That's just the business and legal structure of a marketplace versus a store. Consider the Ebay and Amazon marketplaces, which have the same basic structure. They provide the venue for sale and can even process sales, but your transaction is actually with the merchant rather than Google, Ebay, or Amazon.

          This distinction is extremely important from a business and legal liability perspective. For example, a marketplace is clearly eligible for a DMCA safe harbor exception for copyright violations, but a store

      • Even in the case where they collected a bunch of Wifi data with their street cars there's a) No evidence they did anything with it, and b) It was them who approached the various government agencies responsible for protecting privacy around the globe admitting they fucked up rather than simply deleting it and trying to cover it up.

        Not claiming Microsoft isn't worse than Google, but you might be interested to know that point b is not entirely correct. It is the version often being repeated on sites like Slashdot, for some reason, but the actual sequence of events as extensively covered in European press [guardian.co.uk] as it happened:

        Google actually first guaranteed the German authorities that they were not collecting anything. And first after the German authorities despite this assurance still demanded a full audit of the data anyway, did Google d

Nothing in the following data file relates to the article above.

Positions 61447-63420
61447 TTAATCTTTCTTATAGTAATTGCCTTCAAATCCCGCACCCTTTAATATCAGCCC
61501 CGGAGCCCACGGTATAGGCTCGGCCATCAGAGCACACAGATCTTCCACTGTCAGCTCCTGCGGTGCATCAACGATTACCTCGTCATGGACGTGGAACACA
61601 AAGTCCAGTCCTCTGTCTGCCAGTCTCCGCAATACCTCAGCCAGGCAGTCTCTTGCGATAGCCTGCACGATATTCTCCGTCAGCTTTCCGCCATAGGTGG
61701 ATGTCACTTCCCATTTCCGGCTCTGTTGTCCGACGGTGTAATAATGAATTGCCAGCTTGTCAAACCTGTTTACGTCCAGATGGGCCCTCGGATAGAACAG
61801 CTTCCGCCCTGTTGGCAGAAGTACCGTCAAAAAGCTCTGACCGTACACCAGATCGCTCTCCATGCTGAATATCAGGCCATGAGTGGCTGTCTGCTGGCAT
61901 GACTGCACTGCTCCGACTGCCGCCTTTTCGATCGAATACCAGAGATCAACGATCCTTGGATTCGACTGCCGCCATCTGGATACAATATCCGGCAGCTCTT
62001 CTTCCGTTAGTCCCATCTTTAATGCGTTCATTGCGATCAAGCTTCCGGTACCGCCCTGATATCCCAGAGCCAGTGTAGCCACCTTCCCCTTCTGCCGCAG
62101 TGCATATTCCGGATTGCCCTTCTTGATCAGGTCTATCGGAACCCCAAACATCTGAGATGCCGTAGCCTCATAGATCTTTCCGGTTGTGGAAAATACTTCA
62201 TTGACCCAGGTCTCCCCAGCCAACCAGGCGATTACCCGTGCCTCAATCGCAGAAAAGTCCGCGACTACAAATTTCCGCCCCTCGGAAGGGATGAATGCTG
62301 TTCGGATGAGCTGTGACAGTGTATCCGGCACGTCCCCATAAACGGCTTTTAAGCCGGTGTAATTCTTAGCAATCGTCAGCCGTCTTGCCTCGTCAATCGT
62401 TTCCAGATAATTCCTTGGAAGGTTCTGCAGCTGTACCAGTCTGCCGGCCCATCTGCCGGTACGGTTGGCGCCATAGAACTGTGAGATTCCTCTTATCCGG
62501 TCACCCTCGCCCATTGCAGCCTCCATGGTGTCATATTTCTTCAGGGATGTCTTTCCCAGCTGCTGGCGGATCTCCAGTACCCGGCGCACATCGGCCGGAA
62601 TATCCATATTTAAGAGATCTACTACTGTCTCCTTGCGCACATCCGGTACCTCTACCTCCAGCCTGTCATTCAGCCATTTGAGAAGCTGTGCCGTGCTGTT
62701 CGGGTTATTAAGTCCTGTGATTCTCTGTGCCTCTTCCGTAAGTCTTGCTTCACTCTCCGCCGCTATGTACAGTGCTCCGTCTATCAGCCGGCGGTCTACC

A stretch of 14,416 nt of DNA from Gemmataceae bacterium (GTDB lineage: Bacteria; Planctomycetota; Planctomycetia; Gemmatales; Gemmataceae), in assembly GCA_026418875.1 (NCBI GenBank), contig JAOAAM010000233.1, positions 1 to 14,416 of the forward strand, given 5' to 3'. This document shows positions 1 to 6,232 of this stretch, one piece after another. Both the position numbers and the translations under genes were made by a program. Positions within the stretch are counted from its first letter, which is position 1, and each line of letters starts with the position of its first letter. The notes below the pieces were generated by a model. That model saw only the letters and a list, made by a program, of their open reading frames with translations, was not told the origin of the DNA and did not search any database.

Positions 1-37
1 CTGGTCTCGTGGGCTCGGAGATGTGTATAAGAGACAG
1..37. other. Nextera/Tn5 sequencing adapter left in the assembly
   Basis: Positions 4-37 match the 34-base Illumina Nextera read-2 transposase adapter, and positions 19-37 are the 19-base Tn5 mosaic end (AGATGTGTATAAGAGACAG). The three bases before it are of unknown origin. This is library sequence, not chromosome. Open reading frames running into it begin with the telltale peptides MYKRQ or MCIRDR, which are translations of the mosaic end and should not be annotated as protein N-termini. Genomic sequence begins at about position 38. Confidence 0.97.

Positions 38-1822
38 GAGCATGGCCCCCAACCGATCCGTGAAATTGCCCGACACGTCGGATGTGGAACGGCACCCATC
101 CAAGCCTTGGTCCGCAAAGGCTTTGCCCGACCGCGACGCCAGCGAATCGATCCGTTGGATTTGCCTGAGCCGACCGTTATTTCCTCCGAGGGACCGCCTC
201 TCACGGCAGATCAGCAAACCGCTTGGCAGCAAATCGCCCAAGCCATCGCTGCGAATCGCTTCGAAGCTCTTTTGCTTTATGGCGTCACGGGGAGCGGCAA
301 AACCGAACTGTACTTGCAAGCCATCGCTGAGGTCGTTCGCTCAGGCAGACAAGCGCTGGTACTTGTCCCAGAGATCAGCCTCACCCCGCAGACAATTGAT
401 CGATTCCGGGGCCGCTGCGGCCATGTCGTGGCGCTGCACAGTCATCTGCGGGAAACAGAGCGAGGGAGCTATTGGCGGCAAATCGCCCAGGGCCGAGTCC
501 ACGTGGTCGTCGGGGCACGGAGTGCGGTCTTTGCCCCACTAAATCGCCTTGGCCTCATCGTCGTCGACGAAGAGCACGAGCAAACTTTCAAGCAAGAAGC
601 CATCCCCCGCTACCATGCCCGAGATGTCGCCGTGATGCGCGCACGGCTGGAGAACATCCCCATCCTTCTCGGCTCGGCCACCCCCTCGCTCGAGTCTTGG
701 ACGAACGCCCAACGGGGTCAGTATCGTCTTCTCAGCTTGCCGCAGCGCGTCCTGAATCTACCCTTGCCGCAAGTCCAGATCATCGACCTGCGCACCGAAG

• Not who to trust (Score:5, Insightful)

    by Spad (470073) <slashdotNO@SPAMspad.co.uk> on Wednesday May 01, 2013 @05:30AM (#43598723) Homepage

    This isn't who to trust, this is who is the least worst when it comes to handing over your information to the government or various corporate interests using the government as their proxy (RIAA, etc.).

    Nothing in this report accounts for how the companies themselves treat your private data, just how they respond to requests from law enforcement.

  • by FudRucker (866063) on Wednesday May 01, 2013 @05:44AM (#43598759)
    none of it, not even slashdot either
    • There is a new one:
      "My slashdot account number is higher because I'm less gullible" vs "My slashdot account number is lower because I joined up earlier than you"

      Been on slashdot since '97, I didn't create an account for years.

      • by FudRucker (866063)